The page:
The second stone also mentions the battle and tells about Åsgaut, who 'raised this stone after his brother Erra, who was Toke's hirdman'. The third stone has the inscription that 'Asbjørn, Toke's hirdman raised this stone after his brother Toke'.
Toke Gormsen had hirdmen; he is mentioned as a king or earl in Skåne, and he is named upon those three runestones after an important battle. He was a significant and powerful man; and he is probably identical with Gorm's son Toke and a good candidate as the ancestor of the Hvide-family. The large properties and great wealth of this family probably origined from the royal family and from the riches they brought back from England.
Toke's wife is unknown, maybe she was a Sigrid of Halland, but she might have been the daughter of a Swedish king or earl. Toke Gormsen was said to be a good friend of Thorgils Sprakaleg (Sprackling). No wonder. They were closely related. Thorgil's father Styrbjørn was married to Thyra, a daughter of Harald Bluetooth, Toke's brother. Erik Sejersæl's queen, the legendary Sigrid Storråde, went to Denmark and married Sven Tveskæg, Toke Gormsen's nephew.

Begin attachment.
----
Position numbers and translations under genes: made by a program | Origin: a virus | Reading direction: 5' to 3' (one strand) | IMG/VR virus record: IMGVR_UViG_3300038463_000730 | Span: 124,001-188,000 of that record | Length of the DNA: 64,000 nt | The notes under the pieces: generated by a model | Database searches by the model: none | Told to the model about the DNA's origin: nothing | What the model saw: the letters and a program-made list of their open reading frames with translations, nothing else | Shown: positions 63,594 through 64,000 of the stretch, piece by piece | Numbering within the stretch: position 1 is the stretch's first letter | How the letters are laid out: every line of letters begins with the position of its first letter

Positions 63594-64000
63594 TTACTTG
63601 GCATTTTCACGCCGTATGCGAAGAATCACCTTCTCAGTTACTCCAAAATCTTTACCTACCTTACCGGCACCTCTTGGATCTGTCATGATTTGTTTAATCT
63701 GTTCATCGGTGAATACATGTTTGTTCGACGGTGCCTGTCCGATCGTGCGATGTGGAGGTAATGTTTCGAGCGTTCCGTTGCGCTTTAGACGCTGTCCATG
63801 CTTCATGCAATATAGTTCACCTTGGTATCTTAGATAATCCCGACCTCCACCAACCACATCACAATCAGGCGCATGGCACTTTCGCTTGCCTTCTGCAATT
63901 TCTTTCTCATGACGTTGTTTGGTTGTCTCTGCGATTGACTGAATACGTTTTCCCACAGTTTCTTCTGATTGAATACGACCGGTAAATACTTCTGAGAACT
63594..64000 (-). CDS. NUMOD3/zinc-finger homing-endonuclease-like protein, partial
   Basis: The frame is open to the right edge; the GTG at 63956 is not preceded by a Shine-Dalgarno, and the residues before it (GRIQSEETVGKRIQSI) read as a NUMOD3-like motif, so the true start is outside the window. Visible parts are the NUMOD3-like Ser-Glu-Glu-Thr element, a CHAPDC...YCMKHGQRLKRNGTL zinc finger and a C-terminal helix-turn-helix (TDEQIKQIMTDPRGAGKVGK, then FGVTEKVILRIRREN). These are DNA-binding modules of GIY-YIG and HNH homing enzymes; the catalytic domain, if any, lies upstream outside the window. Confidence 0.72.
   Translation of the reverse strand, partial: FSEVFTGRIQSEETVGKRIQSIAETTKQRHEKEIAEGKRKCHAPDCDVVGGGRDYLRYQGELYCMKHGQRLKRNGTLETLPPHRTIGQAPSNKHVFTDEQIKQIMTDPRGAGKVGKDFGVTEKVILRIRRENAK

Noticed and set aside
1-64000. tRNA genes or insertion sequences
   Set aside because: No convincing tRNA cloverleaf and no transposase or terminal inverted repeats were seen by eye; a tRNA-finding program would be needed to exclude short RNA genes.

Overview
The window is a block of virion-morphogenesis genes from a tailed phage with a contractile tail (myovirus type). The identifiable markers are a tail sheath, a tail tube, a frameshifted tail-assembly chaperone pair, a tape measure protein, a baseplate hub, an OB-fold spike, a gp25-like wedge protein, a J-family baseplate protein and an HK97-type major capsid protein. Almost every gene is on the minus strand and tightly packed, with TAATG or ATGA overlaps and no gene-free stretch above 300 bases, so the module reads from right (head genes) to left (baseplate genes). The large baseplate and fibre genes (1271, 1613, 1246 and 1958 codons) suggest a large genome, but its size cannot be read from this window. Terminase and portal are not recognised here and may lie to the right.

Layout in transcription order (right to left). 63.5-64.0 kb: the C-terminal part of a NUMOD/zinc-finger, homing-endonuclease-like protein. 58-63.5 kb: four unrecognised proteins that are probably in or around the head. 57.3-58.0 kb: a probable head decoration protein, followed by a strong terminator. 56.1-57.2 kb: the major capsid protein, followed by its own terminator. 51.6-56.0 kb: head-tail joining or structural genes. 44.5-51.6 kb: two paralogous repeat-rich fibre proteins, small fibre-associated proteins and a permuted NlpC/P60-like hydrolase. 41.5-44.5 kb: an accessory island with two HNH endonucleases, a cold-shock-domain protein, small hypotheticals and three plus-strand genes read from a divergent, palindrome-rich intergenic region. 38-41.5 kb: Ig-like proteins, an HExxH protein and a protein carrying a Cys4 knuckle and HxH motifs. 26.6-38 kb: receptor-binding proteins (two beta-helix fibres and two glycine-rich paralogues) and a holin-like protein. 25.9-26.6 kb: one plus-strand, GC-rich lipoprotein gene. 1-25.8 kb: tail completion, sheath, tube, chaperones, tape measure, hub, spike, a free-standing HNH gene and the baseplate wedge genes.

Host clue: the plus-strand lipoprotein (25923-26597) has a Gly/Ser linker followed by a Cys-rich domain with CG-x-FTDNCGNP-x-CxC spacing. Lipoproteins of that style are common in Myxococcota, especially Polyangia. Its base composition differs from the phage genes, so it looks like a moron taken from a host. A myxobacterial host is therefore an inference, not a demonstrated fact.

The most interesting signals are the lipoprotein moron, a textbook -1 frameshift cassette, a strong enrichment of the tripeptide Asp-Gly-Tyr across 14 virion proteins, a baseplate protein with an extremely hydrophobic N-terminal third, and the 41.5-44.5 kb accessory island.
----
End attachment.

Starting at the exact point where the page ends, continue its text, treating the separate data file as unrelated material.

Toke Gormsen had two known sons:
Asbjørn Tokesen, who was killed in the Battle of Fyrisvalla 985 together with his father.
Pallig Tokesen, born 975 , died 13. november 1002, married to Gunhild, a daughter of Harald Bluetooth, born ab. 965, died 13. november 1002. (Danemordet)
•ID: I8701 •Name: Toke (Val-Toke) Gormsen OF DENMARK •Given Name: Toke (Val-Toke) Gormsen •Surname: of Denmark •Sex: M 1 •Death: ABT 985
Father: Gorm den Gamle (The Old) OF DENMARK Mother: Thyra Danebod
Marriage 1 Spouse Unknown •Married: Children 1. Palne TOKESEN b: ABT 945 in England
Sources: 1.Abbrev: ES Title: Europaische Stammtafeln. Vol 1-19 Author: Schwennicke, Detlev Publication: Marburg, Germany: J. A. Stargardt Verlag, 1980- Page: 2:97
”Asbjörn, hirdman (åt) Toke, satte sten denna efter Toke, sin broder.”
I bevarat skriftligt källmaterial omtalas dock endast tre barn till kung Gorm: Knut, Harald Blåtand och Gunhild. Samtliga dessa källor är dock nedtecknade långt i efterhand medan runinskrifterna är samtidsdokument.
Vikingahövding. Stupade vid Fyrisvallarna, Uppsala, Sverige.